Articles | Volume 9, issue 9
Atmos. Meas. Tech., 9, 4295–4310, 2016

Special issue: Water vapour in the upper troposphere and middle atmosphere:...

Atmos. Meas. Tech., 9, 4295–4310, 2016

Research article 05 Sep 2016

Research article | 05 Sep 2016

Advancements, measurement uncertainties, and recent comparisons of the NOAA frost point hygrometer

Emrys G. Hall1,2, Allen F. Jordan1,2, Dale F. Hurst1,2, Samuel J. Oltmans2, Holger Vömel3, Benjamin Kühnreich4,5, and Volker Ebert4,5 Emrys G. Hall et al.
  • 1Cooperative Institute for Research in Environmental Sciences, University of Colorado, Boulder, Colorado, USA
  • 2NOAA Earth System Research Laboratory, Global Monitoring Division, Boulder, Colorado, USA
  • 3National Center for Atmospheric Research, Earth Observation Laboratory, Boulder, Colorado, USA
  • 4Physikalisch-Technische Bundesanstalt, Braunschweig, Germany
  • 5Center of Smart Interfaces, Technische Universität Darmstadt, Darmstadt, Germany

Abstract. The NOAA frost point hygrometer (FPH) is a balloon-borne instrument flown monthly at three sites to measure water vapor profiles up to 28 km. The FPH record from Boulder, Colorado, is the longest continuous stratospheric water vapor record. The instrument has an uncertainty in the stratosphere that is  <  6 % and up to 12 % in the troposphere. A digital microcontroller version of the instrument improved upon the older versions in 2008 with sunlight filtering, better frost control, and resistance to radio frequency interference (RFI). A new thermistor calibration technique was implemented in 2014, decreasing the uncertainty in the thermistor calibration fit to less than 0.01 °C over the full range of frost – or dew point temperatures (−93 to +20 °C) measured during a profile. Results from multiple water vapor intercomparisons are presented, including the excellent agreement between the NOAA FPH and the direct tunable diode laser absorption spectrometer (dTDLAS) MC-PicT-1.4 during AquaVIT-2 chamber experiments over 6 days that provides confidence in the accuracy of the FPH measurements. Dual instrument flights with two FPHs or an FPH and a cryogenic frost point hygrometer (CFH) also show good agreement when launched on the same balloon. The results from these comparisons demonstrate the high level of accuracy of the NOAA FPH.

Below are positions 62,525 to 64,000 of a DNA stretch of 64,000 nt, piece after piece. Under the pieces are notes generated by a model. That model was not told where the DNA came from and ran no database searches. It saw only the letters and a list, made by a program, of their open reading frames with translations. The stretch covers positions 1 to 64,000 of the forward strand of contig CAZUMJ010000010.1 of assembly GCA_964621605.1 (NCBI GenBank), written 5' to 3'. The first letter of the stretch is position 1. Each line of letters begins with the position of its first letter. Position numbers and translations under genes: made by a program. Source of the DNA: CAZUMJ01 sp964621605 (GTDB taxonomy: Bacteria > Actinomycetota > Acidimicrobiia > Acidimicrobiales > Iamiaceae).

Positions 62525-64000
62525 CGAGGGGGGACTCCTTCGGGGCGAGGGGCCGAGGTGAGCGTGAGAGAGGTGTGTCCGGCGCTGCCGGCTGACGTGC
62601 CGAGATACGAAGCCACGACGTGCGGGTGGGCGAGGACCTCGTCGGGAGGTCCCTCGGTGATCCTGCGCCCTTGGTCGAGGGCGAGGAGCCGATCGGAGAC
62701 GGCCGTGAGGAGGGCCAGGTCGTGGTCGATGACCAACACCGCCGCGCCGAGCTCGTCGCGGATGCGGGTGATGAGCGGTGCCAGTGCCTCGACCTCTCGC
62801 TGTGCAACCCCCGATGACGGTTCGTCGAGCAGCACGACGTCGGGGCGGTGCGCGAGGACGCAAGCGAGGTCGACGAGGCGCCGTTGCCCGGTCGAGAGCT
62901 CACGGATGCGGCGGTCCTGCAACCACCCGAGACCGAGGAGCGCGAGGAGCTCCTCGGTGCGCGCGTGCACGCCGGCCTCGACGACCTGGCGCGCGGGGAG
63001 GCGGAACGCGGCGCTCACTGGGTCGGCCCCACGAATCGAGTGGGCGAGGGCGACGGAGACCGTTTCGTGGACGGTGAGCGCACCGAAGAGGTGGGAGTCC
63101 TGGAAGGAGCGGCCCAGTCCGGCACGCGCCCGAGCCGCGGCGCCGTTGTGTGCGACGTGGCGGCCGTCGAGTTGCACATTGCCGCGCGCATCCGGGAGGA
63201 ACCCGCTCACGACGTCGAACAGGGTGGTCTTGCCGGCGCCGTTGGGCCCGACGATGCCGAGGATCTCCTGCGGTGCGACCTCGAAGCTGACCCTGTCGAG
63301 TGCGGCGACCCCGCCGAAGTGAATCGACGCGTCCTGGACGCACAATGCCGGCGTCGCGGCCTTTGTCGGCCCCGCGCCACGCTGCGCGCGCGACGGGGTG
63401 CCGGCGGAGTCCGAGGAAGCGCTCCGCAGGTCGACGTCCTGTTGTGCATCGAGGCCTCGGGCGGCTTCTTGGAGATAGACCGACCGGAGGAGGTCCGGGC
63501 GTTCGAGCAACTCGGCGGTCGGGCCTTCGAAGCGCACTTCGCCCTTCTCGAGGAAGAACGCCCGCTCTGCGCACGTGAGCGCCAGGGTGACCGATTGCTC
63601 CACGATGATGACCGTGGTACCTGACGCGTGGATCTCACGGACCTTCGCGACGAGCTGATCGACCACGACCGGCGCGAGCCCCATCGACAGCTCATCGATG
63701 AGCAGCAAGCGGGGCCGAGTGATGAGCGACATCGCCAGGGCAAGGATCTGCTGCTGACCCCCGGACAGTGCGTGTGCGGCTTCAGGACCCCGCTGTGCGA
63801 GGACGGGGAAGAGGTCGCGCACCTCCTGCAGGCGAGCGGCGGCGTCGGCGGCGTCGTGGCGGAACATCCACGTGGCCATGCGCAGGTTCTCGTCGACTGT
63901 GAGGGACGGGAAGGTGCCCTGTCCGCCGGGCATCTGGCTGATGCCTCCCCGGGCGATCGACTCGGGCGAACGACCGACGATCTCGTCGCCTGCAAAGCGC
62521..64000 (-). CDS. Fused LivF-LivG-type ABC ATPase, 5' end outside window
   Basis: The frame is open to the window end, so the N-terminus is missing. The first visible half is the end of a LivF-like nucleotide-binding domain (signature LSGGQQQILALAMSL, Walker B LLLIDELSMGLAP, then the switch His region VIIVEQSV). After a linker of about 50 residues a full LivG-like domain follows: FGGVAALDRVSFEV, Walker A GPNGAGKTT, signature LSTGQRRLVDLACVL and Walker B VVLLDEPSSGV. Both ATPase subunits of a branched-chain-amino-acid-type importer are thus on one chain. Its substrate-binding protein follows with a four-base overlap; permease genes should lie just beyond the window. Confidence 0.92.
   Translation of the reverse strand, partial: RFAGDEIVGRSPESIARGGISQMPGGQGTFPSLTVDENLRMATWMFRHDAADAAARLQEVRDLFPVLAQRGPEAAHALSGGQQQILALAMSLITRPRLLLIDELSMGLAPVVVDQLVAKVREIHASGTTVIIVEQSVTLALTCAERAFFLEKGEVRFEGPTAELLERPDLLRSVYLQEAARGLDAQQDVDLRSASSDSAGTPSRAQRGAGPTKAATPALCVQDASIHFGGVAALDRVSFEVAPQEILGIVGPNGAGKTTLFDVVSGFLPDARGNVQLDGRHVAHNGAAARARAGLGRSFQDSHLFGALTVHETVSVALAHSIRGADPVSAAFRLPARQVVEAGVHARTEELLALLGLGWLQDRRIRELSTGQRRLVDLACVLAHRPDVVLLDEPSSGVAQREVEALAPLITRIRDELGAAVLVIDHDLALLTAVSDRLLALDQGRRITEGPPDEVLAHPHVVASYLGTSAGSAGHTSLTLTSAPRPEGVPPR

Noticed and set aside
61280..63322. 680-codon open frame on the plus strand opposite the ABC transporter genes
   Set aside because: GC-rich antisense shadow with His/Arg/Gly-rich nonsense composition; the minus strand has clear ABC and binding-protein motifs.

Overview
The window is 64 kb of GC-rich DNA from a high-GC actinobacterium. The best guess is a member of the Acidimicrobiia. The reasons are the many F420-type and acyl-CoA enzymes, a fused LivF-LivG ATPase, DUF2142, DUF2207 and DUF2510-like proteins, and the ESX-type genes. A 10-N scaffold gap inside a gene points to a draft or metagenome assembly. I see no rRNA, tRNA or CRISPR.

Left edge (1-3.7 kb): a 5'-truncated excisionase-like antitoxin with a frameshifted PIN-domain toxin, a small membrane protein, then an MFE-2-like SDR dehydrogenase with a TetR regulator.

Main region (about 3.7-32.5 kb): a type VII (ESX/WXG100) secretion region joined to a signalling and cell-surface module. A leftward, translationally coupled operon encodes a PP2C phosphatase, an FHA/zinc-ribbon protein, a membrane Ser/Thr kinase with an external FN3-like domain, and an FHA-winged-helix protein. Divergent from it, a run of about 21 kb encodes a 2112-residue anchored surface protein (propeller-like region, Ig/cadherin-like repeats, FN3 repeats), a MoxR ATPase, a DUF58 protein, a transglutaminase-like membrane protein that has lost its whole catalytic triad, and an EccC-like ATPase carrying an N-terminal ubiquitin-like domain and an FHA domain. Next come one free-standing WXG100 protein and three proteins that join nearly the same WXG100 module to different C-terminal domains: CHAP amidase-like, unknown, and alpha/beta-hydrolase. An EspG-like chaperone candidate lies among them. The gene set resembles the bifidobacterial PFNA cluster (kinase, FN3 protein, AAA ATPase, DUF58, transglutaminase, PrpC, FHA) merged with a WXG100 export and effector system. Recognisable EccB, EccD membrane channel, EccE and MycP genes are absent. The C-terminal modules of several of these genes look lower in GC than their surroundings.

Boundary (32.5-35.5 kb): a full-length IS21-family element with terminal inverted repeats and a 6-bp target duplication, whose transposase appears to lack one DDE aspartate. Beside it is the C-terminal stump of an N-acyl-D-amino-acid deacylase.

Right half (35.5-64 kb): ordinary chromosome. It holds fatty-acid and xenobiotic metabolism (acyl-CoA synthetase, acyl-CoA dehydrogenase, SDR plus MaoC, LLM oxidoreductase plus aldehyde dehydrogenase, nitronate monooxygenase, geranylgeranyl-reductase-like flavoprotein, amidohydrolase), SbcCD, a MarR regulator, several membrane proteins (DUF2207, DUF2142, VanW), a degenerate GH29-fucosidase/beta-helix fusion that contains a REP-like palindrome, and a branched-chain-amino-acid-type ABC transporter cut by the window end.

Short summary
This work focuses on the balloon borne NOAA frost point hygrometer (FPH) instrument flown at three locations around the world: Boulder, Colorado, Lauder, New Zealand, and Hilo, Hawaii. The ongoing 36-year record is the longest continuous water vapor record with profiles reaching 28 km. Significant instrument updates in 2008 decreased the weight, cost, power consumption, and manufacturing time offering greater precision and ease of use.